3 steps to building a healthy organization

3 steps to building a healthy organization
3 steps to building a healthy organization

3 steps to building a healthy organization

When a CEO first joins a company, the big question is always where to focus. There are likely refinements that need to be made to the product, brand and internal processes.

Each of these improvements matter, but for Stephanie Newby, who joined Crimson Hexagon as CEO in 2012, the true priority is organizational health.

According to Newby, if your organization can’t execute and your leaders don’t trust one another, how can you expect to achieve meaningful progress?

Developing a healthy organization entails cultivating a high-performing leadership team that trusts one another, and then empowering that team to foster direct and clear communication among their departments.

“Organizational health enables individuals to enjoy the fun that comes from being part of a true team dynamic rather than flying solo,” said Newby. “Ultimately, the goal is for every member of a company to have the chance to experience that fun.”

1. Get the right management team on board

Leaders who want to cultivate healthy organizations should begin by surrounding themselves with high-performing executive management teams. Getting to this point necessitates finding the type of leaders who can thrive in a healthy environment.

Specifically, Newby recommends looking for people with emotional intelligence who understand how to listen, confront conflict and accept feedback. It’s critical to be crystal clear about how the leadership team will operate and the level of transparency necessary to make that happen, so that anyone who doesn’t feel comfortable with that type of environment can choose to leave on his or her own accord. After all, she said, “If you’re not happy in a situation, why on earth would you stay?”

2. Help the management team build trust and master conflict

Hiring the right people is just the first step to cultivating a high-performance team. Newby believes that the next step is to get the team to a place where they begin reporting to each other, rather than function as individuals who report to a boss. This shift in accountability requires team members to truly trust one another, which is the foundation of learning how to master conflict, a concept she learned about in Patrick Lennon’s book, The Advantage: Why Organizational Health Trumps Everything Else in Business.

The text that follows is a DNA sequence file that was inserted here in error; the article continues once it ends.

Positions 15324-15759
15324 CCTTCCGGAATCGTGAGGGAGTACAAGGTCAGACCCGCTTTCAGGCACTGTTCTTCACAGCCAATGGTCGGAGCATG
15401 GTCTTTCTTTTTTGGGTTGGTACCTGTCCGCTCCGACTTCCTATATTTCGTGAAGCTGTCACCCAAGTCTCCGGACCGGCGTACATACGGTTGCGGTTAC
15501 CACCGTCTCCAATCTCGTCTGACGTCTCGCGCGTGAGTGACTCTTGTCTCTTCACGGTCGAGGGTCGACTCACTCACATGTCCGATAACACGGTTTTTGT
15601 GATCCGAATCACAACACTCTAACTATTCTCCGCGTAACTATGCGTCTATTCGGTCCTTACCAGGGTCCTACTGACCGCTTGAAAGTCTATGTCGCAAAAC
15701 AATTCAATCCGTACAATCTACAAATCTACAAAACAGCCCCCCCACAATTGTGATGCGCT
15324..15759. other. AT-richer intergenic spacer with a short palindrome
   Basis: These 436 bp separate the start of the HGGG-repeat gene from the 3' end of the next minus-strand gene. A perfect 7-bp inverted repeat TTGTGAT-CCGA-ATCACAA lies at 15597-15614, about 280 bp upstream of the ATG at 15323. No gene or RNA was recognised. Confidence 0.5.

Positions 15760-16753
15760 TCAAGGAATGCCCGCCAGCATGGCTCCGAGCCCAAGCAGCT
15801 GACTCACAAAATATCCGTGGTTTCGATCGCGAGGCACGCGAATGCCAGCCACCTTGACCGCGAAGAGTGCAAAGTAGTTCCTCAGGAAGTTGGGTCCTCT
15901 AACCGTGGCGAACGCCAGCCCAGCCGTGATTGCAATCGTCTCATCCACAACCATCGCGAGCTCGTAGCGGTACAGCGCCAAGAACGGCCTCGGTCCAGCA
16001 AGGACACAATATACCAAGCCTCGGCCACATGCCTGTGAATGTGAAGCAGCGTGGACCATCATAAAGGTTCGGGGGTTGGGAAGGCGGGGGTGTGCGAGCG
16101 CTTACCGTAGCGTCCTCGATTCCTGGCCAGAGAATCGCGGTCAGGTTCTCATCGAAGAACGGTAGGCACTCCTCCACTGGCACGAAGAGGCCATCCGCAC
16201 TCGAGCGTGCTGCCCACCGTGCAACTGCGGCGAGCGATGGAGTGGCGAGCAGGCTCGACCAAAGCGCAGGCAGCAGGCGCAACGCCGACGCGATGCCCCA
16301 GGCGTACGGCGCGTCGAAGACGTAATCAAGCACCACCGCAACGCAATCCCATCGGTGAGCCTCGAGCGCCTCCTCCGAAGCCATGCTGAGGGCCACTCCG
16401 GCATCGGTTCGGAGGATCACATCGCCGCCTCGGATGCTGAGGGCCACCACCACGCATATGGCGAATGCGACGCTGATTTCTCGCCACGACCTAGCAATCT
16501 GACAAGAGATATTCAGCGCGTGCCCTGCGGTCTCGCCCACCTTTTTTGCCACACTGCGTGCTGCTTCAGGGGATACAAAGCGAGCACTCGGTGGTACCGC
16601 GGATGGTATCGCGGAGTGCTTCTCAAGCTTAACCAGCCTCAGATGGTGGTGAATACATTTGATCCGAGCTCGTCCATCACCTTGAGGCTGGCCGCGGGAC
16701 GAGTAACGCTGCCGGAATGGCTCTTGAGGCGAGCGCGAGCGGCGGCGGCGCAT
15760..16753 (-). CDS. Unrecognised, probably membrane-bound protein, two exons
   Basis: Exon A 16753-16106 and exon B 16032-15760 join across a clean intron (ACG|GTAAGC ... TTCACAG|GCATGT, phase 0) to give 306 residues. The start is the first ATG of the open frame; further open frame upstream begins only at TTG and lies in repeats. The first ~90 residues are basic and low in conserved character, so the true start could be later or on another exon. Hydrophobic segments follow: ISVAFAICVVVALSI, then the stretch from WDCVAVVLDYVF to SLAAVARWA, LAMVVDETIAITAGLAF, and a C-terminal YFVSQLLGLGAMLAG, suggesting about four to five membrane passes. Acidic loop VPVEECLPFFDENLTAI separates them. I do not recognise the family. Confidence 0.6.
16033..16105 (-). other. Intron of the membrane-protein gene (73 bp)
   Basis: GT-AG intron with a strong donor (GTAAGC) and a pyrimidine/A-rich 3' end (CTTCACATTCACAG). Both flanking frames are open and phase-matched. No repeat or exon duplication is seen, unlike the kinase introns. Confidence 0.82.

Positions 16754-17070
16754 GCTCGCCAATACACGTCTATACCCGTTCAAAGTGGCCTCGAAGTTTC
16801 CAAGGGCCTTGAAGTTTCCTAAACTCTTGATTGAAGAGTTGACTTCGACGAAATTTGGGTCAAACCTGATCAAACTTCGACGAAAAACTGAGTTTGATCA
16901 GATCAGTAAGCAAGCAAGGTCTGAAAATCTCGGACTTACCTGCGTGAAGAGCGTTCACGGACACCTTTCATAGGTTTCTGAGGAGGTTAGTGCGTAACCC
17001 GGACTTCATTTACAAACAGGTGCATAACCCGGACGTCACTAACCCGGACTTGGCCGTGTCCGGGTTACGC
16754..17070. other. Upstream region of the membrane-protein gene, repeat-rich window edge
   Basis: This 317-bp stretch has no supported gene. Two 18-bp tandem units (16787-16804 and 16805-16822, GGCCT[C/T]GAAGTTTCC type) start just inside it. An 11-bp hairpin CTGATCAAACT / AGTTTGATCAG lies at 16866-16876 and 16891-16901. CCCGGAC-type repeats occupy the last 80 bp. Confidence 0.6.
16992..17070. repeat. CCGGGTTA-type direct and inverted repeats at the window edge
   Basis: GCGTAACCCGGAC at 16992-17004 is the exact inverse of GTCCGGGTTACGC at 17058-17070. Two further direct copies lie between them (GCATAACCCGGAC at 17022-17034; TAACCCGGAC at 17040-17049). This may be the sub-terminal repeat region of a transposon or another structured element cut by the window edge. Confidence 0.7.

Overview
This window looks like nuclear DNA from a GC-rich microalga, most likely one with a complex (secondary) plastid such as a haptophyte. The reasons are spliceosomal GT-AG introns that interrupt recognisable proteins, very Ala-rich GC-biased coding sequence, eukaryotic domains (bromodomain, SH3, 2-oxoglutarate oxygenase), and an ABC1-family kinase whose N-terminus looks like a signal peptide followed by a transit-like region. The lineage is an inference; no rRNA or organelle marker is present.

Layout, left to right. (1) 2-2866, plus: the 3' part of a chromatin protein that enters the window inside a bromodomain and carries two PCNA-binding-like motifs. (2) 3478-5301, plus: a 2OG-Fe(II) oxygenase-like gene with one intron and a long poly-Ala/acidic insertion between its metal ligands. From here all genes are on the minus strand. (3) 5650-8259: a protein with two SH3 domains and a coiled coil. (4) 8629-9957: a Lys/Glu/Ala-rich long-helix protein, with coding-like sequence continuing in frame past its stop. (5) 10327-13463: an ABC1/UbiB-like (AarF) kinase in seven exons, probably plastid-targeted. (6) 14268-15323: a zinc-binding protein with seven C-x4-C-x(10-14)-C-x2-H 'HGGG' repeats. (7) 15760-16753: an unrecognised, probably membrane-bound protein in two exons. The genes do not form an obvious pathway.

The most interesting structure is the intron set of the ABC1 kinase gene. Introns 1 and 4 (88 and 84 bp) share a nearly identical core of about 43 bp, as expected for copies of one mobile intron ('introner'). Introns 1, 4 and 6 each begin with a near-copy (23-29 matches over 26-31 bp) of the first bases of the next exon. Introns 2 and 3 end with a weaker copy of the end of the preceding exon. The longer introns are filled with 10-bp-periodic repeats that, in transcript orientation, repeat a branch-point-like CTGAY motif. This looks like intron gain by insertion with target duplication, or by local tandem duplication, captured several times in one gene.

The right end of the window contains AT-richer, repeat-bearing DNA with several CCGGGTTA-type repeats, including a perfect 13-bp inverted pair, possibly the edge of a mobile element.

But how exactly do you get your leadership team to that point? Newby suggests running regular exercises with the management team to cultivate a conscious development of trust over time. For example, she once asked members of her executive team to share one thing they liked about how she operated and one thing they would like her to change by writing short bullet points on a white board. These types of exercises give everyone on the team a deeper understanding of what motivates and drives his or her colleagues.

Newby also recommends facilitating workshops that focus on finding ways to identify conflict as it occurs, discuss the emotions driving that conflict, and work through it on the spot. Effective leaders need to be aware of the second dimension of the conversation — reading between the lines to understand where conflict may be festering, even when it’s not overt.

That means being in touch with things like body language, who’s talking and who’s not, and tone of voice. “The key is to call those moments out, and give your team the space and permission to work through them, rather than try to deal with it later, or to assume that things will get better on their own,” she noted.

3. Communicate and reinforce clarity

Once trust and conflict are mastered among the executive team members, the next phase of organizational health is to transfer that approach throughout the company, with an emphasis on communicating and reinforcing clarity. This requires department leaders to not only create effective channels for communication transparency, but also to constantly be on the lookout for signs of conflict and misalignment.

In addition, it’s important to have metrics in place that can help leaders measure the health of their organizations. “Reduced attrition is a key indicator of success, which is one of the reasons why I’m so invested in organizational health in the first place,” Newby said.

Building a healthy organization doesn’t happen overnight. However, in today’s market, it can be a valuable investment in time for leaders who want to increase organizational productivity, improve company culture, and retain a first-class workforce.


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